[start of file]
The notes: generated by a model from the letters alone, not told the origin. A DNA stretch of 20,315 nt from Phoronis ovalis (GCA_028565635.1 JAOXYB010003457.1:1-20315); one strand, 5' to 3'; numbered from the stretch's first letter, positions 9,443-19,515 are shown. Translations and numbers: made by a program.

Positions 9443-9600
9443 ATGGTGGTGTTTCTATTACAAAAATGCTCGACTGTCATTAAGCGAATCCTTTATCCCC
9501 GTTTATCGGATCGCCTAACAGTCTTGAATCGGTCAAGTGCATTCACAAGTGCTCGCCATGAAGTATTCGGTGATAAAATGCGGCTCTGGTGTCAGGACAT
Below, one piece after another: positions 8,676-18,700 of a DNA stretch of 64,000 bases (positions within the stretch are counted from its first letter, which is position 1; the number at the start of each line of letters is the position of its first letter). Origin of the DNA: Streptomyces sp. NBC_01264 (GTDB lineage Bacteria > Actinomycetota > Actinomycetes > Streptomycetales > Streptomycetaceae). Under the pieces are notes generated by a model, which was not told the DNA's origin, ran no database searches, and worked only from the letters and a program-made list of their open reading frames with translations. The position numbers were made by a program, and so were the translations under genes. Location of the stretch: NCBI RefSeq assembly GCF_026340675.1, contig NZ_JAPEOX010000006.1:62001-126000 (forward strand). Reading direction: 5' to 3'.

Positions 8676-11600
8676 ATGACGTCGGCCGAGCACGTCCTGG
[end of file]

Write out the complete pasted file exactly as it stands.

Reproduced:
The notes: generated by a model from the letters alone, not told the origin. A DNA stretch of 20,315 nt from Phoronis ovalis (GCA_028565635.1 JAOXYB010003457.1:1-20315); one strand, 5' to 3'; numbered from the stretch's first letter, positions 9,443-19,515 are shown. Translations and numbers: made by a program.

Positions 9443-9600
9443 ATGGTGGTGTTTCTATTACAAAAATGCTCGACTGTCATTAAGCGAATCCTTTATCCCC
9501 GTTTATCGGATCGCCTAACAGTCTTGAATCGGTCAAGTGCATTCACAAGTGCTCGCCATGAAGTATTCGGTGATAAAATGCGGCTCTGGTGTCAGGACAT
Below, one piece after another: positions 8,676-18,700 of a DNA stretch of 64,000 bases (positions within the stretch are counted from its first letter, which is position 1; the number at the start of each line of letters is the position of its first letter). Origin of the DNA: Streptomyces sp. NBC_01264 (GTDB lineage Bacteria > Actinomycetota > Actinomycetes > Streptomycetales > Streptomycetaceae). Under the pieces are notes generated by a model, which was not told the DNA's origin, ran no database searches, and worked only from the letters and a program-made list of their open reading frames with translations. The position numbers were made by a program, and so were the translations under genes. Location of the stretch: NCBI RefSeq assembly GCF_026340675.1, contig NZ_JAPEOX010000006.1:62001-126000 (forward strand). Reading direction: 5' to 3'.

Positions 8676-11600
8676 ATGACGTCGGCCGAGCACGTCCTGG